What’s for Lunch? Jerusalem Tavern

By tikichris Last edited 202 months ago

Last Updated 25 September 2007

What’s for Lunch? Jerusalem Tavern

Londonist asks that most pressing of daily concerns: where to go on your lunch break.

Jerusalem Tavern

55 Britton Street EC1M 5UQ

Nearest Tube: Farringdon

0207 490 4281

11:00am - 11:00pm (Monday – Friday)


Expect to Pay: around £7 for food, around £3 for most pints

Rating: 9.5 out of 10

As one beerintheevening reviewer put it, “The only downside to this pub is that it is closed at weekends.” Londonist would like to add another complaint: it is virtually impossible to eek out standing room (even outside) on a Friday night at this most beloved of London’s ancient pubs. However, swing by at lunchtime on a sunny Tuesday and the Jerusalem Tavern is the epitome of rustic solitude. And being that Tuesdays at the Jerusalem are “Sausage Tuesdays” there’s hardly a better place to be.

Named after the Priory of St. John of Jerusalem (founded in 1140), the Jerusalem Tavern has “occupied several sites” near the Priory’s location in Clerkenwell since the 14th century. For the past few hundred years, it’s been at 55 Britton Street in a building originally used as a merchant’s house and then as a clockmakers workshop. Although, the “convincing” interior only dates back to the 1990s, according to Stonch’s Beer Blog, “you'd be forgiven for thinking … [it] hadn't changed since Dr. Johnson's day.” Yes, Samuel Johnson (as well as Hogarth and a slue of other notables) have called this pub their local. And, considering this St Peter’s Brewery-owned pub offers the entire range of St Peter's beers, it’s a brilliant choice for modern day imbibers as well.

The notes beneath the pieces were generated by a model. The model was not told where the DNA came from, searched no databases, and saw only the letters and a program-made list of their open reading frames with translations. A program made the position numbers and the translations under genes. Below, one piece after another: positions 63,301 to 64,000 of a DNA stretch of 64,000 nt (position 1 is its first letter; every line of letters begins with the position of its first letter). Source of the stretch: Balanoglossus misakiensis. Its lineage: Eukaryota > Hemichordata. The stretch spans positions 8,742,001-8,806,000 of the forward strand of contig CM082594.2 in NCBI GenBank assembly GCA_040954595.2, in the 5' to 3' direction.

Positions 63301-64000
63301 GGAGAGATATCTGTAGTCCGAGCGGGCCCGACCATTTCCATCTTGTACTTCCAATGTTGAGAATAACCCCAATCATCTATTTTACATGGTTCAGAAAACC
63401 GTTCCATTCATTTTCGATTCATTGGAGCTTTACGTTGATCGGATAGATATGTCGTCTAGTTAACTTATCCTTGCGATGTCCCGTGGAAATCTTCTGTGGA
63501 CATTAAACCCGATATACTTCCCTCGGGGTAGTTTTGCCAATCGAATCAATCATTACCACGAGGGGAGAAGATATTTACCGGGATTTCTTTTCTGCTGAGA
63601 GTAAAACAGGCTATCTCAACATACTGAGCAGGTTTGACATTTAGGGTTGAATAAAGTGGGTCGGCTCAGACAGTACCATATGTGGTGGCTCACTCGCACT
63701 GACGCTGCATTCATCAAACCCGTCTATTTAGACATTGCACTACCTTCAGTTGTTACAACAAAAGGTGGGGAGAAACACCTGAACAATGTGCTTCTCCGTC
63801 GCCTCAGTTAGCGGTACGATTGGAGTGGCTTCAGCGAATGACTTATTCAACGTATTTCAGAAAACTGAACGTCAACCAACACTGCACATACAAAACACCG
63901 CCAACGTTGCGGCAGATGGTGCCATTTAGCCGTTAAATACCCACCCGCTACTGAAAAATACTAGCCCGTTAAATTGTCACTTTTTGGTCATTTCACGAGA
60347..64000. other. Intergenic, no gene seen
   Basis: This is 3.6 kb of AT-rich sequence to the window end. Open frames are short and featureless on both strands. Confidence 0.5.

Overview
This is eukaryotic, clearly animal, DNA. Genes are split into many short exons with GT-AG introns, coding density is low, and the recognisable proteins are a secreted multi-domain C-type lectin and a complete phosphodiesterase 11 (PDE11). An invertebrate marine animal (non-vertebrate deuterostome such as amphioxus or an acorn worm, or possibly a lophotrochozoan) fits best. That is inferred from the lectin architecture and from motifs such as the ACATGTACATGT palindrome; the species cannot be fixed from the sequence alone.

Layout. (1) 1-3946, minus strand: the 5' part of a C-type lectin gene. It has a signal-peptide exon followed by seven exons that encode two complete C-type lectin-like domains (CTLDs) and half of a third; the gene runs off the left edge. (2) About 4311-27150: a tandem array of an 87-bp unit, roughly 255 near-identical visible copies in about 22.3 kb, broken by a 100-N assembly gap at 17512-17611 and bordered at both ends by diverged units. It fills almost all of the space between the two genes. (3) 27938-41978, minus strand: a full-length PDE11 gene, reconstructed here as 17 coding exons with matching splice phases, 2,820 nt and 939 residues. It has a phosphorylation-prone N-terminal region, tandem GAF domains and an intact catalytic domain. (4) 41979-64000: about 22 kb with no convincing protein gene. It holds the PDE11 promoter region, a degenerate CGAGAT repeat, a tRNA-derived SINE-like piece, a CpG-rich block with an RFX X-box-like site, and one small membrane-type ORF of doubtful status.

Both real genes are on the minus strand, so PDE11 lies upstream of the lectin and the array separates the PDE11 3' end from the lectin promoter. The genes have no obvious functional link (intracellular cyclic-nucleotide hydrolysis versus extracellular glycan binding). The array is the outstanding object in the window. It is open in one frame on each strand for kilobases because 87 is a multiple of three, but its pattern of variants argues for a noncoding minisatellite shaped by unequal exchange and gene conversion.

And they do lunch. A quite tasty lunch for that matter, especially on Sausage Tuesdays when diners can choose from a range of sausages (including vegetarian), mash, and gravies. We fully enjoyed the Cumberland sausage with spring onion mash and gravy for £5.50 accompanied by a superbly mellow pint of St Peter’s Golden Ale draft for under £3. Of course, even if the food were rubbish, the beer’s brilliant and the (dare we say) “Dickensian” atmosphere makes this pub all the more precious amid a sea of Wetherspoon’s contemporaries.

Good food at sensible prices, decent and friendly service, and an evocative ambience that’s increasingly more difficult to find: lunch could be a lot worse.

Photography by Chris Osburn © 2007